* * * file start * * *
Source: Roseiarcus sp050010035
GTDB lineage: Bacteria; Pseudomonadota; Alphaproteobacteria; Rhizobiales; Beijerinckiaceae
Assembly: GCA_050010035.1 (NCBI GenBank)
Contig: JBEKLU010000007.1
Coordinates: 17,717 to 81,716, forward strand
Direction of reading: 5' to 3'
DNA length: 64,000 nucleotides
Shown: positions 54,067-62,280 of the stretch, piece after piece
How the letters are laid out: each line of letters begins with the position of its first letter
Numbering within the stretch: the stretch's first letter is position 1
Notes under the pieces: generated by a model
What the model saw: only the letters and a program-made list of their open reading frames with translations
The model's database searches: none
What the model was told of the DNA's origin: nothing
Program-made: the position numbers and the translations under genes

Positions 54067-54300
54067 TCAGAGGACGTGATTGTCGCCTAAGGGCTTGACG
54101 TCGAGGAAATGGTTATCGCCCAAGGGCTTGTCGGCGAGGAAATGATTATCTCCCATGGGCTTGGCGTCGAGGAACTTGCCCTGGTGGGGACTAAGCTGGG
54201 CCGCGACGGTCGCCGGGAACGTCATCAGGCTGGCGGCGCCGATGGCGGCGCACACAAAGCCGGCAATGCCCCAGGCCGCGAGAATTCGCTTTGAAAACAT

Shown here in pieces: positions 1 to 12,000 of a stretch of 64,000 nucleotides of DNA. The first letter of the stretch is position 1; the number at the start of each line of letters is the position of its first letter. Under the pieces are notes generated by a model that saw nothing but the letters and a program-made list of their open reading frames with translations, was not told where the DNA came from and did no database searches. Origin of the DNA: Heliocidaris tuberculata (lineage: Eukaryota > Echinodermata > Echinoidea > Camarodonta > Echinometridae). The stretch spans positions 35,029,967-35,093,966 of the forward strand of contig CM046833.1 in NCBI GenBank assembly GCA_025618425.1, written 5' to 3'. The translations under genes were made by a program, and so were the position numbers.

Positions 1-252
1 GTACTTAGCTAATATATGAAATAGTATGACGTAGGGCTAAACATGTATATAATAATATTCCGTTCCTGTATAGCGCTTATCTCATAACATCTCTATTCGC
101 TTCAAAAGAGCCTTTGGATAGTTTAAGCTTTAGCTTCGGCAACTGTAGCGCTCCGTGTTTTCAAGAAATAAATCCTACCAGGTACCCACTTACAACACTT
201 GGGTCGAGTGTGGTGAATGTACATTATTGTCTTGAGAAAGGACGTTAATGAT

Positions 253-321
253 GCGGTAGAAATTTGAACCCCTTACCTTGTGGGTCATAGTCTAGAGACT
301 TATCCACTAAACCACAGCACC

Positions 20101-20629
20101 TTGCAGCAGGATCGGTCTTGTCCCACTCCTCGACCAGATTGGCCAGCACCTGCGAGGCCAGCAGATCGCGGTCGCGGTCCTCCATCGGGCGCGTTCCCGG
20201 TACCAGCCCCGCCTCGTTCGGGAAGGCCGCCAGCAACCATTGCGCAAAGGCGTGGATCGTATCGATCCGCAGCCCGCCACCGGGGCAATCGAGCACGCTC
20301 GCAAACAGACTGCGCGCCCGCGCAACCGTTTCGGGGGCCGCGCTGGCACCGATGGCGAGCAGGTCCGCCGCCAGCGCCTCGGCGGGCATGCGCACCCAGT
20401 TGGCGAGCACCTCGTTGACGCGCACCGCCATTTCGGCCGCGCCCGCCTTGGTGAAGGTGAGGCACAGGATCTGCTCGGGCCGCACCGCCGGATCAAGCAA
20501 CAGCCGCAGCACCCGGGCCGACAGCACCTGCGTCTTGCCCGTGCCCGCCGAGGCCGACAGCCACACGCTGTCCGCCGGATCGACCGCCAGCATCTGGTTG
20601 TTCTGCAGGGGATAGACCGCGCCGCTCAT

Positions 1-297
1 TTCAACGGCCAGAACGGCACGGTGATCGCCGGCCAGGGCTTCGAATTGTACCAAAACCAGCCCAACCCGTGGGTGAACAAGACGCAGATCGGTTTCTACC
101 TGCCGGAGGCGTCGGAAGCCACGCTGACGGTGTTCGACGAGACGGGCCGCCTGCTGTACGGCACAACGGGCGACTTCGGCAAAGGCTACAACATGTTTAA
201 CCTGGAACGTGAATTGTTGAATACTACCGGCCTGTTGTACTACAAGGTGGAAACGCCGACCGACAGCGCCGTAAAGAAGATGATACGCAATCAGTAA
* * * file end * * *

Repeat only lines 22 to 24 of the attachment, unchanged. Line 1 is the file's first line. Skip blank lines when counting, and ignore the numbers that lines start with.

1 GTACTTAGCTAATATATGAAATAGTATGACGTAGGGCTAAACATGTATATAATAATATTCCGTTCCTGTATAGCGCTTATCTCATAACATCTCTATTCGC
101 TTCAAAAGAGCCTTTGGATAGTTTAAGCTTTAGCTTCGGCAACTGTAGCGCTCCGTGTTTTCAAGAAATAAATCCTACCAGGTACCCACTTACAACACTT
201 GGGTCGAGTGTGGTGAATGTACATTATTGTCTTGAGAAAGGACGTTAATGAT